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Abstract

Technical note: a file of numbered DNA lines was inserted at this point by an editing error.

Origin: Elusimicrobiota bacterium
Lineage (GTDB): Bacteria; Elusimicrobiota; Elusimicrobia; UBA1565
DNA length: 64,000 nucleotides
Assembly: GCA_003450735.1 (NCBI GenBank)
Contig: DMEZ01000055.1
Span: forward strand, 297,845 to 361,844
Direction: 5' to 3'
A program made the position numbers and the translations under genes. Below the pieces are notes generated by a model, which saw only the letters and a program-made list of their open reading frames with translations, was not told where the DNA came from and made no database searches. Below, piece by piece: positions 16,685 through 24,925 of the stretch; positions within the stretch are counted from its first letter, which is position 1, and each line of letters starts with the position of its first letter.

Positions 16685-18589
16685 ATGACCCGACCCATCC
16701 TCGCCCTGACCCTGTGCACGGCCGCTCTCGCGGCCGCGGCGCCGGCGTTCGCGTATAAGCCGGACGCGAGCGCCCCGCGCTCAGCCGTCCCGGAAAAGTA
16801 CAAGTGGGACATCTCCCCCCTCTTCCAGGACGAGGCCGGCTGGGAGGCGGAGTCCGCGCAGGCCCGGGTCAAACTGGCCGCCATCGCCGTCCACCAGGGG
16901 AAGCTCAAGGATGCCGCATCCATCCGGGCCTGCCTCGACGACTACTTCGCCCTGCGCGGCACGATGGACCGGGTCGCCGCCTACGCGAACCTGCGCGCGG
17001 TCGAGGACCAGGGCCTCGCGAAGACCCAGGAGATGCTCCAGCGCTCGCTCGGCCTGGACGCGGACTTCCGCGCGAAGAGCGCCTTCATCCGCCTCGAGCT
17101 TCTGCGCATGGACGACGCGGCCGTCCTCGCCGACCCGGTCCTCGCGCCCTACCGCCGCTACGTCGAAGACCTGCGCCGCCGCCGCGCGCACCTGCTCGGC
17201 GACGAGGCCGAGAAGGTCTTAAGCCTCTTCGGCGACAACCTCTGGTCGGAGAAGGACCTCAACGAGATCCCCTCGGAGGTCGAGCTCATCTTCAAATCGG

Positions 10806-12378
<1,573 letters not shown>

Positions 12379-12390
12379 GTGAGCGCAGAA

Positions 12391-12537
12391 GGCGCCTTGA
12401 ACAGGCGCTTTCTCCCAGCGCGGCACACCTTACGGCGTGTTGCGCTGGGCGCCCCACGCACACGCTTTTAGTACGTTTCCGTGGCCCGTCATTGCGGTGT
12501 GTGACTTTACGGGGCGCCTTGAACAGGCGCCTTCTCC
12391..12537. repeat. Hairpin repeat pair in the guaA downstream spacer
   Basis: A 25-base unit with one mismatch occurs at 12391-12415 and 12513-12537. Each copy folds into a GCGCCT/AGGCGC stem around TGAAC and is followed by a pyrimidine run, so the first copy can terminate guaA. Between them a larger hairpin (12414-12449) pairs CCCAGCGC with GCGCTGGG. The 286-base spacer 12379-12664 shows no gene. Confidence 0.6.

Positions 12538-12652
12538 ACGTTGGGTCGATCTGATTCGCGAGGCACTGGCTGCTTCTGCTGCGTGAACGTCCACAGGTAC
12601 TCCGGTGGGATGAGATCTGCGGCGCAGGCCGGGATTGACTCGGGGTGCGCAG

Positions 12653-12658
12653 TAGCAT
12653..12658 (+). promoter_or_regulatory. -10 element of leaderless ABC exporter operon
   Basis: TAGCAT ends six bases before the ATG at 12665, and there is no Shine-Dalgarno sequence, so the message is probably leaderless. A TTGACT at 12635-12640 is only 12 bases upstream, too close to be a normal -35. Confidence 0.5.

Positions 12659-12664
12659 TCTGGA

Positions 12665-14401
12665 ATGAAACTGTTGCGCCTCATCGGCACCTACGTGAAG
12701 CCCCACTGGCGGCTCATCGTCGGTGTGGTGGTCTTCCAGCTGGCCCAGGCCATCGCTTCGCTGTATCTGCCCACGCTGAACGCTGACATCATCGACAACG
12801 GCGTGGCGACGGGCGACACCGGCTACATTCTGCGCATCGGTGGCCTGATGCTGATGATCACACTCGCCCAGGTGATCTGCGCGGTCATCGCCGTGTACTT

Bone, despite its apparent hardness, is biologically a very vulnerable tissue due to its low vascularization and slow growth. In dentomaxillofacial implant procedures, bone can be devitalized by heating. The implant is then not surrounded by bone but by fat or other connective tissue with faster growth. This leads ultimately to the failing of the implant. Drilling generates heat which can reach temperatures above the critical temperature of bone (47-50°C). The subject of the present study is to evaluate if newly developed implant drills can contribute by their material (ZrO) and design to less heating of the bone during implant site drilling. In previous studies bone surface temperature was measured using an IR camera or bone temperature was assessed using embedded thermocouples. In the present study, the temperature of the drill (and attached debris) was measured after the end of the drilling process. This measuring approximates as much as possible the temperature inside the drill hole.

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